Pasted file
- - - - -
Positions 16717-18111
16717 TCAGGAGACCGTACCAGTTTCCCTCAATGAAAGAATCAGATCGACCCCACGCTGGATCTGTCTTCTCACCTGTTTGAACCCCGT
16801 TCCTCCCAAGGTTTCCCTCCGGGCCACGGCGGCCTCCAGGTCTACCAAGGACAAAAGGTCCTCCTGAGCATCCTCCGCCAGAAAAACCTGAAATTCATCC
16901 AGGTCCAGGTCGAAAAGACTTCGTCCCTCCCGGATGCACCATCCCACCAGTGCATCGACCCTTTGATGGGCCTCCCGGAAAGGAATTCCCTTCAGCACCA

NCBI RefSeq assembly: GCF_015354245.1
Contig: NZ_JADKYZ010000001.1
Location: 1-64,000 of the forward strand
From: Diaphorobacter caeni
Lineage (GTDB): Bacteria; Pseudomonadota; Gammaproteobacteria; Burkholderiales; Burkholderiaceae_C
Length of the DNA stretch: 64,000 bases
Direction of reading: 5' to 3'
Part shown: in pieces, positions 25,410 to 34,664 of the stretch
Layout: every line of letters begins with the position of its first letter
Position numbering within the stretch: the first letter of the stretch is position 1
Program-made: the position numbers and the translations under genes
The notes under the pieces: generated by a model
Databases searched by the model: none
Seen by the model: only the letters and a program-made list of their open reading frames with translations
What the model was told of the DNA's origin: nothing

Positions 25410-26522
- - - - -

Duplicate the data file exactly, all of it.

Positions 16717-18111
16717 TCAGGAGACCGTACCAGTTTCCCTCAATGAAAGAATCAGATCGACCCCACGCTGGATCTGTCTTCTCACCTGTTTGAACCCCGT
16801 TCCTCCCAAGGTTTCCCTCCGGGCCACGGCGGCCTCCAGGTCTACCAAGGACAAAAGGTCCTCCTGAGCATCCTCCGCCAGAAAAACCTGAAATTCATCC
16901 AGGTCCAGGTCGAAAAGACTTCGTCCCTCCCGGATGCACCATCCCACCAGTGCATCGACCCTTTGATGGGCCTCCCGGAAAGGAATTCCCTTCAGCACCA

NCBI RefSeq assembly: GCF_015354245.1
Contig: NZ_JADKYZ010000001.1
Location: 1-64,000 of the forward strand
From: Diaphorobacter caeni
Lineage (GTDB): Bacteria; Pseudomonadota; Gammaproteobacteria; Burkholderiales; Burkholderiaceae_C
Length of the DNA stretch: 64,000 bases
Direction of reading: 5' to 3'
Part shown: in pieces, positions 25,410 to 34,664 of the stretch
Layout: every line of letters begins with the position of its first letter
Position numbering within the stretch: the first letter of the stretch is position 1
Program-made: the position numbers and the translations under genes
The notes under the pieces: generated by a model
Databases searched by the model: none
Seen by the model: only the letters and a program-made list of their open reading frames with translations
What the model was told of the DNA's origin: nothing

Positions 25410-26522